Scandalogy: Interdisciplinary Research in Scandals, Media & Society

Scandals are actions that constitute moral or legal transgressions. Corruption affairs, doping cases, and environmental pollution trigger public outrage and involve intensifying phases of media coverage. As such, scandals are not only an essential part of social discourse in modern societies but also of relevance for the field of communication and media studies.

The research initiative fosters a network of international scholars from the broader academic field, such as political communication, journalism studies, public relations, digital communication research, and cultural studies. Its research output is primarily presented in bi-annual conferences and compiled in collected volumes.

The variety of disciplines that focus on scandals as social phenomena warrants proclaiming “Scandalogy” its own field of investigation. In this sense, Scandalogy aims to improve our understanding of the interrelations of scandals and media and study their impact on society.

As a founder of the research iniative, Dr. Hendrik Michael represents Scandalogy at the Institute of Communication Studies here in Bamberg. Prof. (FH) Dr. André Haller represents Scandalogy at University of Applied Sciences Kufstein Tyrol.


This edited volume presents contributions from international researchers. The book combines empirical research and theoretical studies on scandals which were presented at the 1stInternational Conference in Scandalogy at the University of Bamberg in 2016. Contributions range from the field of communication studies to literary analysis. The publication is a pioneering work that maps the new research field of Scandalogy. You find more information here.

How certain actions lead to mediated scandalization and public outrage is an indicator for the specific scandal culture of a society. For instance, sex scandals used to end political careers in the USA. Nevertheless, the prominent case of Silvio Berlusconi shows that there may be a different 'Mediterranean scandal culture'. With larger political and technological trends in mind, it seems evident that scandal cultures are mutable - although by a long process. The book examines such phenomena more closely because scandal studies lack a deeper analysis of cultural factors in the process of (non-)scandalization. In this publication international researchers present desiderata of scandalogy for cultures of scandals and scandals in culture. Click here for details about the topics and content of the book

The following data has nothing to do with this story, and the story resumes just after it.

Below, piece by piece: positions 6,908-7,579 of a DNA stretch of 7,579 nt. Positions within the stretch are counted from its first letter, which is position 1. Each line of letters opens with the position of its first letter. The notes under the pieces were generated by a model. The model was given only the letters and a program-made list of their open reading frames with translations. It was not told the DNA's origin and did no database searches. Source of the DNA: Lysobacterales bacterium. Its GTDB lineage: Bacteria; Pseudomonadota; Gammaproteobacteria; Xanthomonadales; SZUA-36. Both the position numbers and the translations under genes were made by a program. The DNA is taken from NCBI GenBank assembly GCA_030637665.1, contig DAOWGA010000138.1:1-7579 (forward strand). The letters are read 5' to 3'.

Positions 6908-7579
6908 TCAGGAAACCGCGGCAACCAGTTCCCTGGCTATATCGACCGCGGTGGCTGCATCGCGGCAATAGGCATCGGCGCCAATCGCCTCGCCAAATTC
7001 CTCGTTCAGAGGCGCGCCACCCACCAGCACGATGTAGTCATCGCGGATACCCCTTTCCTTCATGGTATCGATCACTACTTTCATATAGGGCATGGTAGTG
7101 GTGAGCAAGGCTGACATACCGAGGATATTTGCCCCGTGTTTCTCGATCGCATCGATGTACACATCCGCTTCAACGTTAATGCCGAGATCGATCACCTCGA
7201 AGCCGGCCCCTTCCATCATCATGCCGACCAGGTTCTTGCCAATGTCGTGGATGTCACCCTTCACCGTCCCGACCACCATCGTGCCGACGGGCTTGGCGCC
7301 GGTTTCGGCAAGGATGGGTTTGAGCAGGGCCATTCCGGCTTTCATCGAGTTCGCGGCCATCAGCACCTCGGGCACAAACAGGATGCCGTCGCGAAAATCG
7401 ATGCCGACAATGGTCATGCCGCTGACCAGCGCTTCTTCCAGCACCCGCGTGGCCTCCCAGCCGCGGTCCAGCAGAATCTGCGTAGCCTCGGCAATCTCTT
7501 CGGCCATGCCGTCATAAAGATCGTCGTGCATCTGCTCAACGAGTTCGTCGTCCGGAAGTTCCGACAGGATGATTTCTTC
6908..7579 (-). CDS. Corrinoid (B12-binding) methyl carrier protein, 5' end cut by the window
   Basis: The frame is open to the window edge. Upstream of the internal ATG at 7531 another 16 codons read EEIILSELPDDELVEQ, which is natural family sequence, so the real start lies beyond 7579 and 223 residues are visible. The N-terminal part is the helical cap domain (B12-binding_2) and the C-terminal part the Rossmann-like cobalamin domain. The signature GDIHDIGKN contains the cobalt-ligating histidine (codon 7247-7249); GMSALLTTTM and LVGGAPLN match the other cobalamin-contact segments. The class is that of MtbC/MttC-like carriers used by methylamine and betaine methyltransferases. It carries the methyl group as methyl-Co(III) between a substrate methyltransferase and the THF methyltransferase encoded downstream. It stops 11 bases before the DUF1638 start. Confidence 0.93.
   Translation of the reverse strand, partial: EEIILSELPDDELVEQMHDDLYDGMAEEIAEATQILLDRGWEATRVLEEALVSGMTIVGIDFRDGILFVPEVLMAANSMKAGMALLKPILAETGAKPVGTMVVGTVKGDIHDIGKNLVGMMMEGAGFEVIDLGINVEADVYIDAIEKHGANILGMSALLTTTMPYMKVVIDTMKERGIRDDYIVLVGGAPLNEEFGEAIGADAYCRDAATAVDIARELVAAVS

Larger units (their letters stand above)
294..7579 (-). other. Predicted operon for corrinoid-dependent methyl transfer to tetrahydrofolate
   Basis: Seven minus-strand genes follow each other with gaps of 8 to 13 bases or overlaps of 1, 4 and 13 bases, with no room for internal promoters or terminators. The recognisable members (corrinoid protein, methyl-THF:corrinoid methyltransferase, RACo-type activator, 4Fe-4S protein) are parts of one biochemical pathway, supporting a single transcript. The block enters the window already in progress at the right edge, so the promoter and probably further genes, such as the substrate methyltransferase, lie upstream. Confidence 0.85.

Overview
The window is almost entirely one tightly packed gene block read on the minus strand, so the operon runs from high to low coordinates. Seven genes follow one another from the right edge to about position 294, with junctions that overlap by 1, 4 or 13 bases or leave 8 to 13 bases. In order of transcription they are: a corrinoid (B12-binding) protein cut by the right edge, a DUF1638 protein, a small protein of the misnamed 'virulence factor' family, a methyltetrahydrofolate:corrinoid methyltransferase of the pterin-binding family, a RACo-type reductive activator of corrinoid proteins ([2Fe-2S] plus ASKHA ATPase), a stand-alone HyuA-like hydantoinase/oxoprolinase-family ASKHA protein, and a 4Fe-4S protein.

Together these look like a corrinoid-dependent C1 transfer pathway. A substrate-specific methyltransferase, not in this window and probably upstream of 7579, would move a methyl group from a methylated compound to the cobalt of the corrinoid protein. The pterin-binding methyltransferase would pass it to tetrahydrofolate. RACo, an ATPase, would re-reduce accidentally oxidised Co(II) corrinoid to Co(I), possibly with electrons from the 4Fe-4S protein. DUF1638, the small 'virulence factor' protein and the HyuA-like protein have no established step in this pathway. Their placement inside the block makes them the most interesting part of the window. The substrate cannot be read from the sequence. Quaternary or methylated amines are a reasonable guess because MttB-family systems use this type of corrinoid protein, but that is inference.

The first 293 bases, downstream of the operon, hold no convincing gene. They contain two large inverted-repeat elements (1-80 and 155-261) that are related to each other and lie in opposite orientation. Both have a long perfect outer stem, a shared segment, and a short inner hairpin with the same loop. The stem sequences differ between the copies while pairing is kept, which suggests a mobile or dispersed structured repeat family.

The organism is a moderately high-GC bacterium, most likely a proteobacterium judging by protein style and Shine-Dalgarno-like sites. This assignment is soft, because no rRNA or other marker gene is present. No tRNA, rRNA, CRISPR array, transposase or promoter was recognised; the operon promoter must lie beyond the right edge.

This books presents research on mediated scandas and substantiates the understanding of such forms of scandals and thei impact on societies. It connects the study of scandals with the broader field of political communication research, organizational communication, journalism studies, and digital communication studies. The authors focus on the 21st century as an age of perpetual scandalization and on digital technologies as a catalyst in this respect. Against this backdrop, the book examines different aspects of the transformation of mediated scandals through digital communication practices. Click here to get more information about the book.


The aim of this conference was to foster exchange between “scandalogists” from different academic disciplines in order to gather and present recent findings from a wide range of theoretical approaches. We were pleased to welcome scholars from Austria, Portugal, Italy, Finland, Algeria, USA, Russia, and Germany to Bamberg. Keynotes were delivered by Prof. Dr. Robert M. Entman (School of Media and Public Affairs / George Washington University), Prof. Dr. Steffen Burkhardt (Hamburg University of Applied Sciences) and Prof. Dr. Martina Wagner-Egelhaaf (WWU Münster). For more information see here.